There are a few little flaws in Conor Friedersdorf's righteous chastisement of "Hardball"'s host:
[Chris Matthews] expressed outrage that [Cory] Booker "chose sides" with private equity rather than Obama. He spoke as if he thinks politicians owe greater loyalty to fellow insiders and establishment norms of behavior than to the American people, even if it means misleading the public about their beliefs on the matter at issue....
[Matthews] ought to celebrate all truth-telling, even when it does involve "betraying" partisan loyalties.
I, too, criticized Matthews's Monday performance, although my criticism differed from Friedersdorf's in substance; it centered instead on Matthews's rather generous contribution to cable news's cyclical hysteria. One "Hardball" segment on Booker's exceptionally unorthodox boosterism was only proper, but Matthews's wallowing in the mayor's unsubtle knifing of the president could not be contained in one hour; he felt compelled to add another segment to another live hour. This, I thought, was a bit much. In short, Matthews overdramatized the political consequences of Booker's "MTP" appearance.
But, what the hell. We live in the real world of cable-news obsessions, and Chris Matthews lives in cable's real world of ratings. It seems, however, that Mr. Friedersdorf has checked out of the real world.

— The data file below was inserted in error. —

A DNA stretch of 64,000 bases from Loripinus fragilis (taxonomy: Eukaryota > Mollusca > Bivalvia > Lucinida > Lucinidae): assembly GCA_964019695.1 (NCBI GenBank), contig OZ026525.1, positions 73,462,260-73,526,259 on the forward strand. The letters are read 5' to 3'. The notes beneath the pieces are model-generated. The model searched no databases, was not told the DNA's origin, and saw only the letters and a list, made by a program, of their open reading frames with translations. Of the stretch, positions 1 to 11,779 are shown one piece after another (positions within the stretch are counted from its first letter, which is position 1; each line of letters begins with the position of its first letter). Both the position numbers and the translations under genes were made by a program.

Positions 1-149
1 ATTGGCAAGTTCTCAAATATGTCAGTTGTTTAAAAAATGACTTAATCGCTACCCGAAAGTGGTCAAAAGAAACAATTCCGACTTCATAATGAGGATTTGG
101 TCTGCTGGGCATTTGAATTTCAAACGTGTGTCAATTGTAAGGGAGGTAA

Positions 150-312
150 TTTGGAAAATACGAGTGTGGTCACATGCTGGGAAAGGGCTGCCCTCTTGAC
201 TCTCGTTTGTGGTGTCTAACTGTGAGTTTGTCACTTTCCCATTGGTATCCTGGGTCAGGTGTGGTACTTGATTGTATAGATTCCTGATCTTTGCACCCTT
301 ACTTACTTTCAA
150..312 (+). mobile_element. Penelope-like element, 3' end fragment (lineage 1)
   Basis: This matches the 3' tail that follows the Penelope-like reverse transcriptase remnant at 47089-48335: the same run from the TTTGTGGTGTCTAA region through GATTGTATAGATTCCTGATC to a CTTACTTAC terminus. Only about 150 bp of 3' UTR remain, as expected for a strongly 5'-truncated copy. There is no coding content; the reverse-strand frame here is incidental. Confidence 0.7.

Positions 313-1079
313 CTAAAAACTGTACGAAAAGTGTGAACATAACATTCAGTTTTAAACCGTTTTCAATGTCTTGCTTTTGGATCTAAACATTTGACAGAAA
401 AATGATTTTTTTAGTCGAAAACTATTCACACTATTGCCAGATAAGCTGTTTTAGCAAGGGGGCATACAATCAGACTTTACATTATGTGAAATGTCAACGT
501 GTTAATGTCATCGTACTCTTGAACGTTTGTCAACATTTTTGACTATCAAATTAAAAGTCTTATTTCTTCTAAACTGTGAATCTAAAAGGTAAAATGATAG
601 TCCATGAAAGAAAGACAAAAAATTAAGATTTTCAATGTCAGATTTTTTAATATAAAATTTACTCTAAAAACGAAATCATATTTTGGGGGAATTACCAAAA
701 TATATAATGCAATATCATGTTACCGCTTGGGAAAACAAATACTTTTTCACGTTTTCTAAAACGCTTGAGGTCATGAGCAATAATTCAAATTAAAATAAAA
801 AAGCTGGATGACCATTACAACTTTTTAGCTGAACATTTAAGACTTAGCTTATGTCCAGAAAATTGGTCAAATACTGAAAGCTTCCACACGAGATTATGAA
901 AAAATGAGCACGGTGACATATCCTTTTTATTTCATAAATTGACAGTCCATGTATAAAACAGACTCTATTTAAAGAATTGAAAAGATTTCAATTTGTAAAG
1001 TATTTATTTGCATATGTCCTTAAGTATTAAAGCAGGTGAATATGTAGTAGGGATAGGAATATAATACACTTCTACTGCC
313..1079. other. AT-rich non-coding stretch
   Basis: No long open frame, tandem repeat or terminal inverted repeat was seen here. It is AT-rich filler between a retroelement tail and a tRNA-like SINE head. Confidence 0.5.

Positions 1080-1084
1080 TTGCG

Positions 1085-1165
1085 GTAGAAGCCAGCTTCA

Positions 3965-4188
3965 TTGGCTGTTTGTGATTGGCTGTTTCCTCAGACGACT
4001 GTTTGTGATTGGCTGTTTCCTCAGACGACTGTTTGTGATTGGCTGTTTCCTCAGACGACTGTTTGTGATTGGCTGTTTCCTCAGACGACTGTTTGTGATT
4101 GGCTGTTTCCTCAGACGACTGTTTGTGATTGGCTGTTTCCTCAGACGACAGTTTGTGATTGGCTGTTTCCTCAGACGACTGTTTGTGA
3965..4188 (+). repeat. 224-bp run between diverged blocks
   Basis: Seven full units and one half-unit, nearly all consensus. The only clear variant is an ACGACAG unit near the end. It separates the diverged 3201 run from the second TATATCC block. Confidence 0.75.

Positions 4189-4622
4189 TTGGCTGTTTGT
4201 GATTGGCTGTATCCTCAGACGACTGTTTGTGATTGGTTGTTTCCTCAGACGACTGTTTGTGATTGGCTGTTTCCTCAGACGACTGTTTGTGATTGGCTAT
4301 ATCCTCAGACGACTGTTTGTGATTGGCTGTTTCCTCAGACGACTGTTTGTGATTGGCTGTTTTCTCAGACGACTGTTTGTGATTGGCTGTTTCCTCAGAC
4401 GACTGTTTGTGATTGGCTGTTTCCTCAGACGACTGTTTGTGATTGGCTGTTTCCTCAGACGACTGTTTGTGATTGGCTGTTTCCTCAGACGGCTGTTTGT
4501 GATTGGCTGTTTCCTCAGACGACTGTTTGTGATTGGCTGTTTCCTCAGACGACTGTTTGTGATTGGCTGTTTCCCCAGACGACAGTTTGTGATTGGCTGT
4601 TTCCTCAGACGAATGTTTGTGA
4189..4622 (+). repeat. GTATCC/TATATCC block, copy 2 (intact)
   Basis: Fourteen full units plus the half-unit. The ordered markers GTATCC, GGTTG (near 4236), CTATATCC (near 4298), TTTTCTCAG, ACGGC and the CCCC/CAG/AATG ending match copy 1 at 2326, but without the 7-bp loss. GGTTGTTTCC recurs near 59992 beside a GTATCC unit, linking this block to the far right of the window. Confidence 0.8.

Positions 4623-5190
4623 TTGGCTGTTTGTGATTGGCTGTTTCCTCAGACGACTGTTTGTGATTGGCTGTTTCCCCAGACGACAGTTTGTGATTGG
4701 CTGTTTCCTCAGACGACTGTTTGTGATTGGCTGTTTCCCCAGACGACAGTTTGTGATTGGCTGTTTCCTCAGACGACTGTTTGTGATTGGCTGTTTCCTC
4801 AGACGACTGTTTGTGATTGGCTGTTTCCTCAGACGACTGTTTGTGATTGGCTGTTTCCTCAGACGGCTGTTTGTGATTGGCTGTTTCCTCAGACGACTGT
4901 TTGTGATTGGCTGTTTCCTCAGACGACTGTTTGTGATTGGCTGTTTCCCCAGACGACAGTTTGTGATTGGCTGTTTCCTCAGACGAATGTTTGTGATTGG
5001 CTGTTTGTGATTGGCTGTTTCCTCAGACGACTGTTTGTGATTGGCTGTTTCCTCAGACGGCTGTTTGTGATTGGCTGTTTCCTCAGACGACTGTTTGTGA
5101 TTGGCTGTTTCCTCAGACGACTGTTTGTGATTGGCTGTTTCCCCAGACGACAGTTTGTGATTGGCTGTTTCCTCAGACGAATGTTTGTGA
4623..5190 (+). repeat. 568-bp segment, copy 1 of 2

I, for one, would not for a minute dare to argue with Friedersdorf's somewhat saccharine pronouncement that politicians owe "greater loyalty ... to the American people" than to "fellow insiders and establishment norms of behavior." Oh my, how gauche that would be, indeed. But here's what Friedersdorf seems to have missed in Cory Booker's virtuous presentation: the greatest loyalty that Booker displayed was that only to himself. He sees himself as much more than Newark's mayor someday, and to achieve his goals he needs cash, and that cash will come--by hook, crook, or even betrayal of both the president and (some would say) "the American people"--from Wall Street bagmen.
But hey, that's the real world, too. When self-advancement is involved, betrayal is the mother's bile of politics. Yet was Matthews really wrong in asking--or insisting--that the president's supporters, when on-air, actually support the president? In terms of authentic political honor, would Booker not have possessed more if he had subordinated his interests to the president's? And did Booker's conflation of the private equity and Jeremiah Wright attacks not corrupt his self-interested betrayal from the get-go? Finally, was it not Booker himself who was "misleading the public about [his] beliefs"--that is, his motives?
Should not Booker, too, "celebrate all truth-telling"?